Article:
Was it racial or religious?
On Tuesday, addressing a predominantly black crowd at a Dallas event hosted by state Rep. Barbara Mallory Caraway, D-Dallas, and Dallas Mayor Pro Tem Dwaine Caraway, Democratic gubernatorial candidate Bill White said, "We need a governor who's a servant, as opposed to Rick Perry, who wants to be treated as master." The statement was first picked up by The Dallas Morning News.
Republican Gov. Rick Perry's re-election campaign took strong exception to the line, which it called a "racially motivated attack." Perry campaign manager Rob Johnson released a statement calling on White to apologize "for his insensitive remarks that are nothing more than an attempt to divide our state."
Republican Railroad Commissioner Michael Williams, who is black, laid it out a bit more explicitly: "Bill White’s use of the terms 'servant' and 'master,' conjuring up images of slavery, are simply ignorant and offensive. Pandering to an all-black audience by inserting race into this political campaign should be offensive to not only us African-Americans, but all Texans." Similarly, Republican Party of Texas Chairman Steve Munisteri opined, “It is very disappointing in this day and age, when it is so important for public figures to promote unity and harmony among our state’s diverse population, that Bill White would choose language that when viewed in context of the group to which he was speaking, clearly can be interpreted as a racially divisive statement."
White's campaign says the line wasn't tailored to the audience and wasn't a reference to race or to slaves. His campaign released several accounts of the candidate using similar phrasing, which his staffers say has its roots in scripture, in addresses to audiences ranging from the Kingwood Tea Party to local Democrats in Corsicana. "If the Perry campaign had used Google, they could see that Bill White often talks about a servant leader and someone who's only in it for himself," said White spokeswoman Katy Bacon.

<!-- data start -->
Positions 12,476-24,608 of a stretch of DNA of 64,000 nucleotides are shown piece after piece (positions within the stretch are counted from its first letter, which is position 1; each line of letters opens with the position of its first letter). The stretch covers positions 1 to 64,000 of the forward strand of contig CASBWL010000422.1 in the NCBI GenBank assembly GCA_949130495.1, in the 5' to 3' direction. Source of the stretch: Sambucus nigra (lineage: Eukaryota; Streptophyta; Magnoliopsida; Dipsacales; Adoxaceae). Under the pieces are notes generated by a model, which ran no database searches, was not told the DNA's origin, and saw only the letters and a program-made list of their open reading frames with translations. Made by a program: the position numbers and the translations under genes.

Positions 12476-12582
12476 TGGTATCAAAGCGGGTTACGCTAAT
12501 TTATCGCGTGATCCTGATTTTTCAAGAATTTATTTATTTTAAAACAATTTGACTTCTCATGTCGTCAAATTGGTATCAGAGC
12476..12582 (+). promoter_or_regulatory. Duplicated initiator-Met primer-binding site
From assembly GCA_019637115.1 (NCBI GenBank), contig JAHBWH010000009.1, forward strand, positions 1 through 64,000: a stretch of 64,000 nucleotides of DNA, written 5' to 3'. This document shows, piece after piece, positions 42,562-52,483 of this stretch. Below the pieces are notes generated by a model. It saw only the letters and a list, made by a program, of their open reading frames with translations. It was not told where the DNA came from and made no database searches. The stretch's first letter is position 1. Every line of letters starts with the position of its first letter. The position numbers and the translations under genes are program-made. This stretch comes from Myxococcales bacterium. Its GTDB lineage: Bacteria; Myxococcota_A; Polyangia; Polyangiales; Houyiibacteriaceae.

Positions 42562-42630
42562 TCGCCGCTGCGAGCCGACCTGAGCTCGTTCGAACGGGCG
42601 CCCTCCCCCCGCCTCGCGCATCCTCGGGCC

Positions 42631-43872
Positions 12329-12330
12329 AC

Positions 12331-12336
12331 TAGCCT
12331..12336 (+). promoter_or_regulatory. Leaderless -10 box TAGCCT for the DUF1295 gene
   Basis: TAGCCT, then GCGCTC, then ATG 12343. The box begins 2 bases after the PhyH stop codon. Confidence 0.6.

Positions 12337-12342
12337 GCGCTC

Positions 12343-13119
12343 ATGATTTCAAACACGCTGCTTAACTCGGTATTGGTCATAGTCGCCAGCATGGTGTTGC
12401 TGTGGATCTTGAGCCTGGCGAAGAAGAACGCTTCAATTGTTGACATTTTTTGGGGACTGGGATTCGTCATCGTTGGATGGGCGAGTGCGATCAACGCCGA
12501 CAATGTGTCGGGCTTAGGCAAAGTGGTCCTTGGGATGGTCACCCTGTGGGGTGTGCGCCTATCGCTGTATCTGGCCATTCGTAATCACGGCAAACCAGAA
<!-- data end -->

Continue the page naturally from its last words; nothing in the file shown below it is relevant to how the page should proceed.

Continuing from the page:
Having heard the remarks in person, Mallory Caraway says she did not hear any racial overtones and that neither did any of the attendees she talked to afterward. "There were no indications from his comments that it referred to slavery, and no one ever mentioned that to me," she said. "I'm surprised that Michael Williams would allow himself to be engaged in such an issue to help Rick Perry gain votes."
Other Democrats are taking the opportunity to flip the accusations of racial motivation back on the Republicans. State Rep. Garnet Coleman, D-Houston, released a statement saying, "The governor needs to stop trying to use African-Americans as a wedge for his divisive and partisan political campaign. We don't have to parse the governor's words to find animosity towards communities of color, a simple look at his actions during his 25 years in office makes clear his position."